In this series of blogs we will examine all topics under the information security umbrella. From corporate blunders to rogue state attacks to the occasional celebrity hack, we believe there is something for businesses and individuals to learn from any cyber security event. We also believe that, while experience is the best teacher, it’s even better to let other people make the mistakes for you.
Okay, politics and religion are the third rail of conversation, I get it. But every now and then there is something so relevant to anyone who has ever been on the internet or a telephone (read- “everyone”) that it begs our attention. So here it is, the political edition of Protect Ya Neck. Hip-hop references considerably diminished for this one.
What’s the Deal?
The Senate held late night talks on a Sunday at the end of May to discuss matters of both national security and personal privacy. Yeah, there’s a lot going on in that sentence, mostly surrounding the fact that the Senate was working late on a Sunday, but I digress. The topic that got the 100 distinguished gentlemen and women to have a senatorial slumber party had to do with the expiration of certain parts of the USA PATRIOT Act. To help understand how this has a huge impact on the personal information of all Americans, we’ve compiled this handy guide for you to know the facts.
Two key provisions of the Act that were slated to expire-
- NSA Metadata Collection – You’ve heard about this before, this was the big sweeping dragnet that allowed the National Security Agency to collect huge stores of data from America’s telephone service providers that was made part of public scrutiny by the now expatriated Edward Snowden. The data that was collected was permitted to be stored for five years, but this sweeping power is, for the time being, no longer permitted to continue.
- Roving Wiretaps – This provision allowed law enforcement officials to only include the individual(s) they intended to wiretap and not each specific device or phone number. The concept was based on the fact that terror suspects would often change pre-paid phones and so going through the standard procedures of getting a warrant for each new line was too cumbersome to provide any meaningful surveillance.
- Bonus Provision – There was a third component of the Act that dealt with appropriating “national security tools” against the “lone wolf” operative. I’m not going to go into too much detail on this one for three reasons-
- It doesn’t directly affect the world of telecommunications like the former two do so it isn’t particularly relevant here.
- According to the Department of Justice, this provision actually hasn’t been used since the Act was written into law.
The term “national security tools” is pretty intense and I don’t want to venture guesses as to what all that entails.
Let’s Try it This Way
The USA Freedom Act made slight changes to the metadata collection and roving wiretap provisions but left the lone wolf provision intact. Therefore, moving forward, current changes to these provisions include-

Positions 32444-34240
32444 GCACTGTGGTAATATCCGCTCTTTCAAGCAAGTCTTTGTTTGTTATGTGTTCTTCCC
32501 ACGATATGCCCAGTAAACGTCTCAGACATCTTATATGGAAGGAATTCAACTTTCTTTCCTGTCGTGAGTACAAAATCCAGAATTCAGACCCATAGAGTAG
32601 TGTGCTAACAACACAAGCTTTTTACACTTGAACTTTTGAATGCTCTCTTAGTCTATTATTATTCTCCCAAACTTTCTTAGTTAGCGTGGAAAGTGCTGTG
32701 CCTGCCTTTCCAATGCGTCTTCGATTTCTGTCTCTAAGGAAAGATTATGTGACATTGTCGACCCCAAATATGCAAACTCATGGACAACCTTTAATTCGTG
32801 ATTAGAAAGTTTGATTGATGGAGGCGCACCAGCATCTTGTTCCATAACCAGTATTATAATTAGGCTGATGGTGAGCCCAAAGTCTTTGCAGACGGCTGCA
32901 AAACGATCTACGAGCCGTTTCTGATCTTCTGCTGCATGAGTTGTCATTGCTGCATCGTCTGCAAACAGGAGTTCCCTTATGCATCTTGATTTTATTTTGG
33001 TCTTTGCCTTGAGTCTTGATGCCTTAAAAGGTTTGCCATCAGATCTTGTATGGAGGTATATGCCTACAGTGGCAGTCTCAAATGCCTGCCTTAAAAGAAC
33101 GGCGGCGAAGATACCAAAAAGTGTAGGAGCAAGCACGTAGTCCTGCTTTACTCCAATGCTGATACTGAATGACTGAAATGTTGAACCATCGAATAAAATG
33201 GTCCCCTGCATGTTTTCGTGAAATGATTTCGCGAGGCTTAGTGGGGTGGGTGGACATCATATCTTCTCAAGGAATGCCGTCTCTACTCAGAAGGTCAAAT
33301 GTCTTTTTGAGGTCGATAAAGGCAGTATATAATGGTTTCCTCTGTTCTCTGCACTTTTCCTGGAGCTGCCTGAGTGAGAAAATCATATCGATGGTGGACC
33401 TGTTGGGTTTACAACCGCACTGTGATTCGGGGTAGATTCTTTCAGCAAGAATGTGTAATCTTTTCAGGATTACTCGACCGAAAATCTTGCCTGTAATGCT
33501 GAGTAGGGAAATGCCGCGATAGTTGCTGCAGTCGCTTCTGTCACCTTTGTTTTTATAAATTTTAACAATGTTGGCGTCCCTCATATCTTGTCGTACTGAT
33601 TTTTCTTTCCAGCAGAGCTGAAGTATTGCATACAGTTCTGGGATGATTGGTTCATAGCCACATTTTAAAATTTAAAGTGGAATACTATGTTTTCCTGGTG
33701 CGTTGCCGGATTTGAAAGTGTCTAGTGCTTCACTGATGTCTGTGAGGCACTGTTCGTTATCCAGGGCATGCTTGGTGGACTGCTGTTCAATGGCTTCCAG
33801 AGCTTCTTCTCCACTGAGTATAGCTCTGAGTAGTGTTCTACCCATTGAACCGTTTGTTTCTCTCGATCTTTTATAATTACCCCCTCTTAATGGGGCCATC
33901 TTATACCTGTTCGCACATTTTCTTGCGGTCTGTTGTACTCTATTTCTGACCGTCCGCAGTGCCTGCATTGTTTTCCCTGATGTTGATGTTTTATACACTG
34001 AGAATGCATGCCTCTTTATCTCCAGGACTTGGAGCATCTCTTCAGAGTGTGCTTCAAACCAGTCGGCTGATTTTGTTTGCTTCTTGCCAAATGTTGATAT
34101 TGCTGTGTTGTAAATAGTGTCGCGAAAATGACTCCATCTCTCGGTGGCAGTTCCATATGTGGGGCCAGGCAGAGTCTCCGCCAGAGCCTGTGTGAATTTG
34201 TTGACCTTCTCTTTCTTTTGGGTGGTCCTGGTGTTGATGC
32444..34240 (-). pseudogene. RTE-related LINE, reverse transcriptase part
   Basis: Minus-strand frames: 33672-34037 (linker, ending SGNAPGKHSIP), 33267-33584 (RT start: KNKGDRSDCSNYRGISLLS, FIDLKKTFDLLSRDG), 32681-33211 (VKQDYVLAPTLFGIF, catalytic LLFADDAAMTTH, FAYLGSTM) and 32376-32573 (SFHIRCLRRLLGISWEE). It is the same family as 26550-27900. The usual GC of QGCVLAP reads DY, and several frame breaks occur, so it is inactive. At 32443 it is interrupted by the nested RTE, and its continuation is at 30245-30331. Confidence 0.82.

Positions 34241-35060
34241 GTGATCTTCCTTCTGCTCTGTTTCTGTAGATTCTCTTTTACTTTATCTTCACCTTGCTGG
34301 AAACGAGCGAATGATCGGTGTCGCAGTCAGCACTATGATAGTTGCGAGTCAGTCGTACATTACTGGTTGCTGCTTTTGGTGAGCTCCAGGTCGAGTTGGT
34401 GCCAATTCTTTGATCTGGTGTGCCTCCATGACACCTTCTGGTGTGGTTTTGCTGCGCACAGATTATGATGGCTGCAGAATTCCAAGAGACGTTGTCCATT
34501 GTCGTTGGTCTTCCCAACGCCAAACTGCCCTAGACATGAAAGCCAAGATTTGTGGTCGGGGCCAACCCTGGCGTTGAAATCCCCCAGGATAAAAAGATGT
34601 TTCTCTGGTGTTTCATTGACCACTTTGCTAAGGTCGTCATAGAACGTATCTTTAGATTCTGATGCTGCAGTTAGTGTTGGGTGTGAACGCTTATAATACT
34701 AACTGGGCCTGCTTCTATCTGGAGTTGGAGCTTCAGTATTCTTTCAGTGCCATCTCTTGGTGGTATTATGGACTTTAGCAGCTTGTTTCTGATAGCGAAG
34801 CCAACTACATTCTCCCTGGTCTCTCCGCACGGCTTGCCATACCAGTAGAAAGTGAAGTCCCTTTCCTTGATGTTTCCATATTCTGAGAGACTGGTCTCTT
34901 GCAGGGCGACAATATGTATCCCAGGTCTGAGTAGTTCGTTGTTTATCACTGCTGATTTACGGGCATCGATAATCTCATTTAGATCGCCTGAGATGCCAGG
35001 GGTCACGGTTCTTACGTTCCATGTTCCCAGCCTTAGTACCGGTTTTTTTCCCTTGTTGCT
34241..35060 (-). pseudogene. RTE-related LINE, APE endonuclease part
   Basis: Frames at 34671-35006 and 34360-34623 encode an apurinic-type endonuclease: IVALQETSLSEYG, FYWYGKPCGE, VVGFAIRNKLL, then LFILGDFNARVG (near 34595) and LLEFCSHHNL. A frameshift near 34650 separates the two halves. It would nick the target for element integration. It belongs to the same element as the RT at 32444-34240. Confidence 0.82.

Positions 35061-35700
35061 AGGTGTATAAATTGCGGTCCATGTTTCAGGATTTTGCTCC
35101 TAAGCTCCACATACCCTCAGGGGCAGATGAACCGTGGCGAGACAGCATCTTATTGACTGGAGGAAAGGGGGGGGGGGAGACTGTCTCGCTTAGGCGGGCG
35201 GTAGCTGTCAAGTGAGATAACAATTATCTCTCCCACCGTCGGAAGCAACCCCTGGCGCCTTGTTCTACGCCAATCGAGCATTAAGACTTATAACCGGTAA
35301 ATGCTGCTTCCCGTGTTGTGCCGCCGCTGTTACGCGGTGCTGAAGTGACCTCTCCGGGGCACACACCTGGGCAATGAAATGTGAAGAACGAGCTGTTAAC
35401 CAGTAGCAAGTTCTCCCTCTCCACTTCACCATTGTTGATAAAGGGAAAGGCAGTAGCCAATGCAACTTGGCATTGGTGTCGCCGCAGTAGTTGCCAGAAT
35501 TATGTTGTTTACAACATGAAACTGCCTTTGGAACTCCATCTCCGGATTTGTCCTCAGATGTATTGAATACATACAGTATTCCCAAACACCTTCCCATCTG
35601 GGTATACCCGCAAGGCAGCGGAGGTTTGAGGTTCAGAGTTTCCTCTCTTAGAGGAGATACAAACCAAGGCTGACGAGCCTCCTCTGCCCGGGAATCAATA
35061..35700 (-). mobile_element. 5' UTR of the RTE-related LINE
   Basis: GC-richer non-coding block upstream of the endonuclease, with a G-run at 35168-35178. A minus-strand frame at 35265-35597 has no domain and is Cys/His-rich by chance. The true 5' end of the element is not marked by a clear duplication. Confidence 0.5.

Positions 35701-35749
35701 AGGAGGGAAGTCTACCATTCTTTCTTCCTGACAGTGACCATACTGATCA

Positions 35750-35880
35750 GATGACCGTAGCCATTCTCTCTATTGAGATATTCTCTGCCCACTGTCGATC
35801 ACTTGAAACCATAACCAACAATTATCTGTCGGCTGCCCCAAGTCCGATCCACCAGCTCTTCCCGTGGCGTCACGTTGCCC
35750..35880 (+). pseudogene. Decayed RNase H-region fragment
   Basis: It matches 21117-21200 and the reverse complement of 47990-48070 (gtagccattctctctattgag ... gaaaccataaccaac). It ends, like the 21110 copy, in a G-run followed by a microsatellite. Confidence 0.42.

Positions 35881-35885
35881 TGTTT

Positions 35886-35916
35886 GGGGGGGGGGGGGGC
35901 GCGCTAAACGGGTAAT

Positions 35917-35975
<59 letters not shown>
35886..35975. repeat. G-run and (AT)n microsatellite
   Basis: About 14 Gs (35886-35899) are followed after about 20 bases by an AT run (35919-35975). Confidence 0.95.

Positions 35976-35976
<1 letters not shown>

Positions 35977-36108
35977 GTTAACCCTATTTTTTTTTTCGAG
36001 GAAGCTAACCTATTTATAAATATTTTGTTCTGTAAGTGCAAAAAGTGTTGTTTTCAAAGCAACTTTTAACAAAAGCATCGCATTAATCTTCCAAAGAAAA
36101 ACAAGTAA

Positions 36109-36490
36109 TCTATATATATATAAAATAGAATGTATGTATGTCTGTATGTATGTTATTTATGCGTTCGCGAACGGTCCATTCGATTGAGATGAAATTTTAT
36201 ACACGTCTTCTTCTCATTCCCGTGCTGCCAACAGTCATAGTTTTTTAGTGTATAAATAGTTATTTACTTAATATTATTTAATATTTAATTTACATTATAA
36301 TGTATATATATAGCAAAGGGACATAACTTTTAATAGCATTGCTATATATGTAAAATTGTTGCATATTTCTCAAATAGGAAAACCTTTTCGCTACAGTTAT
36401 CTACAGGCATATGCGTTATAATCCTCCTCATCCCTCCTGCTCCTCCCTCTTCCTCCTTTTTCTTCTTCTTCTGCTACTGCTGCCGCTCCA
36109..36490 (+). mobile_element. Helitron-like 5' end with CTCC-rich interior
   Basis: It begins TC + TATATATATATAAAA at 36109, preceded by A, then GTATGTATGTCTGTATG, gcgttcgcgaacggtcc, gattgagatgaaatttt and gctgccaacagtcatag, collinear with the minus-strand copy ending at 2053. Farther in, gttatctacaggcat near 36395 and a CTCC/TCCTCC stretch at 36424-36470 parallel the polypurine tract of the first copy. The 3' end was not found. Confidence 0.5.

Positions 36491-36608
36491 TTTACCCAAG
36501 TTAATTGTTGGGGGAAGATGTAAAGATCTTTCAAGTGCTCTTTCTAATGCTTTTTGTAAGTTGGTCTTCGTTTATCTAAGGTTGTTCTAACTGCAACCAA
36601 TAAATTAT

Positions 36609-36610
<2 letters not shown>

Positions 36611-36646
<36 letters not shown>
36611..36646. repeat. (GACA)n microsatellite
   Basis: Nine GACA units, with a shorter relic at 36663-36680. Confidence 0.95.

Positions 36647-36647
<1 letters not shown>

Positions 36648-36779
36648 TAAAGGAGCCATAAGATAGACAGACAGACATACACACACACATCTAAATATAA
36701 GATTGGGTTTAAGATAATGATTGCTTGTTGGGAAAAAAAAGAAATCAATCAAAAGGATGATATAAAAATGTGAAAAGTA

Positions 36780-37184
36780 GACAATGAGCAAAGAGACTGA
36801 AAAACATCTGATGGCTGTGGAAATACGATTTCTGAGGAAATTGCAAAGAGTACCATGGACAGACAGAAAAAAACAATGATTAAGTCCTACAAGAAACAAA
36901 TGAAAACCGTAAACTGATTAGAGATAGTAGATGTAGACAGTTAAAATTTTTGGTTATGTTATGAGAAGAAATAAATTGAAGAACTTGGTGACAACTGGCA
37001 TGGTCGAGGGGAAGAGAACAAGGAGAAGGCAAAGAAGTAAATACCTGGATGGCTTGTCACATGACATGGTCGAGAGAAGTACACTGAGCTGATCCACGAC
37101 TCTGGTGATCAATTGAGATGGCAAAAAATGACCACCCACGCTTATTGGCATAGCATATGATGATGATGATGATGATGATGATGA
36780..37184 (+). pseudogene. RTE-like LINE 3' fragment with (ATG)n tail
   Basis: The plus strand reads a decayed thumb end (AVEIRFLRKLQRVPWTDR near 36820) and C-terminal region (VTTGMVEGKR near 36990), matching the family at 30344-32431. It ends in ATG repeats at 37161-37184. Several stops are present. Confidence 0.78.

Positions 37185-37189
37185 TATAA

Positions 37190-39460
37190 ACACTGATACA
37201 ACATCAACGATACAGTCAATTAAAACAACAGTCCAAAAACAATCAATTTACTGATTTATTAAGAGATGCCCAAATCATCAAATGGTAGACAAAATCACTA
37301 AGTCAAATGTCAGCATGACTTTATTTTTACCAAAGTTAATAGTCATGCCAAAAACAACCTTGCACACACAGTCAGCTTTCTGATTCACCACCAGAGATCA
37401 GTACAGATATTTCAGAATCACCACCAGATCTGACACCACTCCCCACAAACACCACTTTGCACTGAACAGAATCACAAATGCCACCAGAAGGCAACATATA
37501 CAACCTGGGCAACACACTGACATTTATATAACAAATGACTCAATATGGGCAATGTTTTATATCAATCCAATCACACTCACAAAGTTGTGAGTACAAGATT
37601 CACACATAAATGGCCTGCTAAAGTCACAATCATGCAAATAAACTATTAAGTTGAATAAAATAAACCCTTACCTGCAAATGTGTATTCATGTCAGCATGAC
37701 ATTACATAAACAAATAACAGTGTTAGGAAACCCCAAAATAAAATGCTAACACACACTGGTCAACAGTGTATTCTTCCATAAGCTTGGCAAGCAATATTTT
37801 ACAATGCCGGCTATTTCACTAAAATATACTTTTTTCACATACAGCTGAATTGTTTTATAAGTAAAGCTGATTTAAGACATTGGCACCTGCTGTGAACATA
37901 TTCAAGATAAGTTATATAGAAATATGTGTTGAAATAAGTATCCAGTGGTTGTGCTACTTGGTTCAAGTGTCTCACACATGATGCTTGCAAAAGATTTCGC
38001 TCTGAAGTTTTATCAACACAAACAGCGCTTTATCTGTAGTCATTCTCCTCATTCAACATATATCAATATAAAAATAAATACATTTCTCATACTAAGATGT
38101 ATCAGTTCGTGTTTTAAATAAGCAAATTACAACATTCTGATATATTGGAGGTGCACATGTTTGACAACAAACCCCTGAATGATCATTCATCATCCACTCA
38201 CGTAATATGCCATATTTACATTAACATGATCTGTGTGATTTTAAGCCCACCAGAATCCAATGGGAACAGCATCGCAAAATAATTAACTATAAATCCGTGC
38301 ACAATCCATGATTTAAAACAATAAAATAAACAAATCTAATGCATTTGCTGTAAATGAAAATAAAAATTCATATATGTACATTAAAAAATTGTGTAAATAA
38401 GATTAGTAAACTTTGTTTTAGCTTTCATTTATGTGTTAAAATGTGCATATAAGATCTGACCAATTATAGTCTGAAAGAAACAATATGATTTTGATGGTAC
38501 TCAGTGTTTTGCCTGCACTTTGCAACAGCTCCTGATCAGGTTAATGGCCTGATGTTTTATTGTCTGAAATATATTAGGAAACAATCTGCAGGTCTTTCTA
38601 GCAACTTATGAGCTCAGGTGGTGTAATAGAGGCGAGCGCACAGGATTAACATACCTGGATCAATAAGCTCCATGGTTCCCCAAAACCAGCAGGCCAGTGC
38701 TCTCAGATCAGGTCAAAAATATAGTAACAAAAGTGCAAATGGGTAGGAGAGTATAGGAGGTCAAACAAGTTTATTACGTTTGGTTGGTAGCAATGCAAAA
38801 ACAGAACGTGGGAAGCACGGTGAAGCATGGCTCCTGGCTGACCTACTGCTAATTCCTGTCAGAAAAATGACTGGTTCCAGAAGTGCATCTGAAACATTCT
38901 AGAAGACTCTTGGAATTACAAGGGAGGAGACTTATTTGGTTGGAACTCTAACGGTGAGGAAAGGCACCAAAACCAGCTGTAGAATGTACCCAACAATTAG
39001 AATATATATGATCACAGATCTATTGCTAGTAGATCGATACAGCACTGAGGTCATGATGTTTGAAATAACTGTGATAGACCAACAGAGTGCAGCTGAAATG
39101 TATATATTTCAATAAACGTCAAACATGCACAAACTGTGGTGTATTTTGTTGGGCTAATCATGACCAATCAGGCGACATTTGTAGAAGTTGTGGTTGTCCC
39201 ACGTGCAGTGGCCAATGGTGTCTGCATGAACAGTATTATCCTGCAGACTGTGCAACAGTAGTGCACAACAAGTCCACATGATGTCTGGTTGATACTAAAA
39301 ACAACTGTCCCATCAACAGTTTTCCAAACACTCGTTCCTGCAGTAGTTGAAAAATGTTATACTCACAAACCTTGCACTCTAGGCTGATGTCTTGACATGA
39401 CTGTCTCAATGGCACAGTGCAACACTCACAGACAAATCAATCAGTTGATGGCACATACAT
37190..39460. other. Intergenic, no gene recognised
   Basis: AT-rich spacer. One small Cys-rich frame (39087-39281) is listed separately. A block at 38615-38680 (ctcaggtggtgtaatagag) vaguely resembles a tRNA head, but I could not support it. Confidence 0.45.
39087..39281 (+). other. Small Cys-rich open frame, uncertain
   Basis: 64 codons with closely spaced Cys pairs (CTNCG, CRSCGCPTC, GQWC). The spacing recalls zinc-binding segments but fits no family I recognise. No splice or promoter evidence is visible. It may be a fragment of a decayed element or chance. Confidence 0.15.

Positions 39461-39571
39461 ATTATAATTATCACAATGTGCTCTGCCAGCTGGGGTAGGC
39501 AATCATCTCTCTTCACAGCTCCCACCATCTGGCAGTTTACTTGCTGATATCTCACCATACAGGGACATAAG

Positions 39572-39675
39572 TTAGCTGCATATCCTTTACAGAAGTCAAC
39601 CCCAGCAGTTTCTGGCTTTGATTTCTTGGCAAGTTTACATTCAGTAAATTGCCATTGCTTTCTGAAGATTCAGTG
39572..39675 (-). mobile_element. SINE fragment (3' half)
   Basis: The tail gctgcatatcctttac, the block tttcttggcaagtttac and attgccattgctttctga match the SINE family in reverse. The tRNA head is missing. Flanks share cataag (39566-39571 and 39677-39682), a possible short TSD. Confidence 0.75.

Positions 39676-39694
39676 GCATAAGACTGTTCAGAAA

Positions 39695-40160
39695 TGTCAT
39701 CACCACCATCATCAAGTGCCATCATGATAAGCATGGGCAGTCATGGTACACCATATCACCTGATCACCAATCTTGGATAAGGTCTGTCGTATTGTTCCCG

- The NSA is no longer collecting the metadata, but rather they will present warrants to telephone companies for release and will only be able to collect info on individuals rather than wide swaths of millions of people. So that’s nice.
Wiretapping practices that were permitted under the original Act will be allowed to continue so long as they were begun prior to the June 1, 2015 expiration date of the Act. Any such wiretaps moving forward will not be immediately allowed, but rather will be subject to approval from the super secretive FISA Court so, basically nobody will know if these are actually expired practices or not.
Aftermath- Are we less safe?
The yes we are camp says– Absolutely. Mostly backed by national security hawks, there are dissenting voices on both sides of the aisle. Attorney General Loretta Lynch said that the inability of the Senate to act on extending these provisions would result in, “a serious lapse,” in America’s ability to protect herself from terror.
The no we’re not camp says– Well, not exactly. Retired General Michael Hayden was the head of the NSA from 1999 to 2005 and was recently quoted at a Wall Street Journal conference saying that, effectively; nothing has changed for the security organization. According to Hayden, by merely transferring the responsibility of storing metadata onto the telephone companies, the NSA can essentially continue operating as if the provisions of the USA PATRIOT Act were still wholly unchanged. So, net-net, this former security official seems to think it’s business as usual.
Nifty Bonus Fact!
In case you were wondering why USA PATRIOT Act is written in all caps, it’s not because we yell things that are important. Actually, it is because unlike the acronym, SCUBA, this is a backronym (acronym that was constructed to fit an existing word, not a word from an acronym) that stands for Uniting and Strengthening America by Providing Appropriate Tools Required to Intercept and Obstruct Terrorism Act. So, there’s that.
One more thing, all of this is still tenuous in that there will very likely be additional voting, extending, editing, revising, and deliberating of these and a bevy of other surveillance-related provisions. Stand by for more as it develops but in the meanwhile, always remember to stay safe out there and Protect ya Neck.